Serving St. Charles and St. Peters, Missouri, the volunteer-operated Act Two Theatre (an A&E grant recipient) is presenting its 23rd season at the St. Peters City Hall Cultural Arts Centre. What sets this season apart from past years and many other local theater companies is Act Two’s commitment to make its shows accessible for the Deaf and Hard of Hearing Community.

So far this season, Act Two has offered five Deaf Night at the Theatre performances, and a final performance of the year scheduled for November 5: a showing of NunCrackers: The Nunsense Christmas Musical.

The idea for the program was sparked when, in 2013, actress Jamie Chandler requested an ASL interpreter at the show so her younger sister, Jessica, who is Deaf, could enjoy her performance in Cat on a Hot Tin Roof.

“When I first brought it up to Act Two they were very open to it and really excited by the idea,” says Chandler, now in Los Angeles. “From the very first second I brought it up they were incredibly helpful and supportive every step of the way.”

Chandler had performed on stage many times, but her sister had never attended a show. “She always heard about what I do and what’s involved but she had never seen it in person. It was really neat to be able to share that with her, since it was such a big and important part of my life.”

“My fellow actors were really excited about it,” Chandler continues. “For most of them it was something that had never been done before at one of their performances.”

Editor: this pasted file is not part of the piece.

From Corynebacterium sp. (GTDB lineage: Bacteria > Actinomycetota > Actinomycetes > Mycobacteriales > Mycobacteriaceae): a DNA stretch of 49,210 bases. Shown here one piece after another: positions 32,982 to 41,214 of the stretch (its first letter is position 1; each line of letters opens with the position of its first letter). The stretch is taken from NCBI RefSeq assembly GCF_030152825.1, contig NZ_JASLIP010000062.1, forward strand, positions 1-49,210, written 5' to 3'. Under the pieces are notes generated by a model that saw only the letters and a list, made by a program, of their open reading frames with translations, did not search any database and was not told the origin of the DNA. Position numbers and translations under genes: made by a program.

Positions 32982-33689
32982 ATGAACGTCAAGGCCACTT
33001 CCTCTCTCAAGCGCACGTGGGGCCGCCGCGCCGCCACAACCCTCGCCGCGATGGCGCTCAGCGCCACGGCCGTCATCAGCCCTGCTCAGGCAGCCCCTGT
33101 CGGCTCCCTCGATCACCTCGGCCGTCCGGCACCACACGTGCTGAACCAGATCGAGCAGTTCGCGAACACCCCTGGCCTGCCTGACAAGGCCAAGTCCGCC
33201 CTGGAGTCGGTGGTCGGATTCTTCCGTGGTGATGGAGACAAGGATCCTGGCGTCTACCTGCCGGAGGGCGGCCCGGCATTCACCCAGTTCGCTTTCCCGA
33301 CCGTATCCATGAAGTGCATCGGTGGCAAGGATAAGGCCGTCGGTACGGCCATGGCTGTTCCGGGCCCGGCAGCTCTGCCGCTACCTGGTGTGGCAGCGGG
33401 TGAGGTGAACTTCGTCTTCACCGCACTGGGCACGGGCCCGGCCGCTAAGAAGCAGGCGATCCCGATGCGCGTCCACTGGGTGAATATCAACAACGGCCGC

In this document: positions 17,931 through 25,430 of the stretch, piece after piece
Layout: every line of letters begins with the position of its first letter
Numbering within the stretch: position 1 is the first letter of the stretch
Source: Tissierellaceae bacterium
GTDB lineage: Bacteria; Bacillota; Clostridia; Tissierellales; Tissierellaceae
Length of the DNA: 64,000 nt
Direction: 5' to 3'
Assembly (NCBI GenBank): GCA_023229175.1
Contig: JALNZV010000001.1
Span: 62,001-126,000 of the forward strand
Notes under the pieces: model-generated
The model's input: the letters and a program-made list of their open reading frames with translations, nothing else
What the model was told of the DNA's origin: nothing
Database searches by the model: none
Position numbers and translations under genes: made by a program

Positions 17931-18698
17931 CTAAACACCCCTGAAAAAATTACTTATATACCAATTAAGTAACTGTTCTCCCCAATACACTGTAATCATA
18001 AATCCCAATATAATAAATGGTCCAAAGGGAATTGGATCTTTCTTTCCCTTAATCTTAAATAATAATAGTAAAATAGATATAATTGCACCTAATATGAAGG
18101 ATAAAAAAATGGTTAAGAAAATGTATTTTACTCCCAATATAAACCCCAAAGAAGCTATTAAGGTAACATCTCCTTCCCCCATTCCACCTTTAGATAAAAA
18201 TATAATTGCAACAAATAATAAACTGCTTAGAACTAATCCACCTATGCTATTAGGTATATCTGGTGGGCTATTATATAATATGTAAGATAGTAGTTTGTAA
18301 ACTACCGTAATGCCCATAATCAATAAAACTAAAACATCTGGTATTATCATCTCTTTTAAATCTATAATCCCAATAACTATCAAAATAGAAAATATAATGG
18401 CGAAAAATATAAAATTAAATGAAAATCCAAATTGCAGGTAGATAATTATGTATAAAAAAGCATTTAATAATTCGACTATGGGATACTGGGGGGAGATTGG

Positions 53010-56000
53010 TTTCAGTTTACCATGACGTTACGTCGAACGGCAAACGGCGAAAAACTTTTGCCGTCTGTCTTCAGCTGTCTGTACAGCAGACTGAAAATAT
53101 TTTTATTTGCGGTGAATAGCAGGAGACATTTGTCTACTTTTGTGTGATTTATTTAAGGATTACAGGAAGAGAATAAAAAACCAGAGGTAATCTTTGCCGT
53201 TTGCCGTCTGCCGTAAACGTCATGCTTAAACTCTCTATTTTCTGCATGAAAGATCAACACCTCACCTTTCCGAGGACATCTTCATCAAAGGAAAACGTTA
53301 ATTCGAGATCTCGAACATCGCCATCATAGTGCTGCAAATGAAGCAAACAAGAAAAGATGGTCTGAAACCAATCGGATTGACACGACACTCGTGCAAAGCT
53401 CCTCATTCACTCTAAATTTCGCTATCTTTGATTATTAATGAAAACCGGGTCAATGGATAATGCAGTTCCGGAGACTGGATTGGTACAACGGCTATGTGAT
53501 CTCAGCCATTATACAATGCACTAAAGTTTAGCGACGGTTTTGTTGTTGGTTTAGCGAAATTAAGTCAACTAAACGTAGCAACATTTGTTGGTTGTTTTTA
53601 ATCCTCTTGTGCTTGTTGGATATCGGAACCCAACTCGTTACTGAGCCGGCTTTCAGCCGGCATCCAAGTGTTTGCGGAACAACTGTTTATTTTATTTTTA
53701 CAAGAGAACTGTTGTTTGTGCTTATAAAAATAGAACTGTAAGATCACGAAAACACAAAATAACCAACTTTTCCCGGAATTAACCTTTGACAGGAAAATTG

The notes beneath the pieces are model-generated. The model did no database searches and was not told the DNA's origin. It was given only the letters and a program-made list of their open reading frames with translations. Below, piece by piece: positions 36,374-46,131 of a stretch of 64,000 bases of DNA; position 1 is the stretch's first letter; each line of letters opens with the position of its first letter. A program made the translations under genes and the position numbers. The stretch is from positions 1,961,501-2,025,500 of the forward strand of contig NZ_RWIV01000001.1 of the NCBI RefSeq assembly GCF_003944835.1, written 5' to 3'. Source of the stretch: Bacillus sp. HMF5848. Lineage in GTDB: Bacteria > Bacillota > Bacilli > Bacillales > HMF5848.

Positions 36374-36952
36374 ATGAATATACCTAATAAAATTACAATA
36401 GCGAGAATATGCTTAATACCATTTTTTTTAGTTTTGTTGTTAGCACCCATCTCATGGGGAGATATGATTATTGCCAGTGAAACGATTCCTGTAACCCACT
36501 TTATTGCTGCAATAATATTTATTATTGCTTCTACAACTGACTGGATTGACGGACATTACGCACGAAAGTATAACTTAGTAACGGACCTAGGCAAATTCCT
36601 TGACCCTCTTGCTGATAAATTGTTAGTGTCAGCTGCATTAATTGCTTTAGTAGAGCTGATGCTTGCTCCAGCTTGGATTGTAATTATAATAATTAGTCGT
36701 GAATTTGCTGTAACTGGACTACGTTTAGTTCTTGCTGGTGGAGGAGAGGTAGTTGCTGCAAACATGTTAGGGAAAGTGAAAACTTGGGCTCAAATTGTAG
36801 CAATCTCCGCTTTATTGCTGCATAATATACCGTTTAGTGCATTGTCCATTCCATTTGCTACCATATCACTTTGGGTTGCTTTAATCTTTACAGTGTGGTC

“It was my first time performing with [Act Two Theatre] and I was so grateful that it was never treated as something they had to do,” Chandler says. “I know that myself and my family and probably so many others out there are so grateful for people who treat [offering ASL interpretation] as a given and not as a burden.”

With that production, the Act Two Theatre board saw the importance of ASL interpretation in the community, and began searching for a way to offer interpreted performances regularly.

In 2015, Act Two Theatre committed to self-funding two years of interpreted shows, and kicked off the program in February of 2016 with an ASL interpreted performance of their season opener, The 25th Annual Putnam County Spelling Bee.

The Deaf Night at the Theatre performances not only includes ASL interpreters on stage, but also interpreters at the box office, concessions and usher stations. The interpreters express the emotional context and tone of the performance in addition to the words spoken by the actors on stage.

To raise awareness and reach out the Deaf and Hard of Hearing Community, tickets are ‘pay what you like.’ In addition to making performances accessible to a wider audience, Act Two strives to educate their hearing patrons about the Deaf experience and increase connections between communities.

Act Two Theatre is an A&E PNC Project Grant recipient. The final 2016 Deaf Night at the Theatre performance will be NunCrackers: The Nunsense Christmas Musical, November 5. To learn more, visit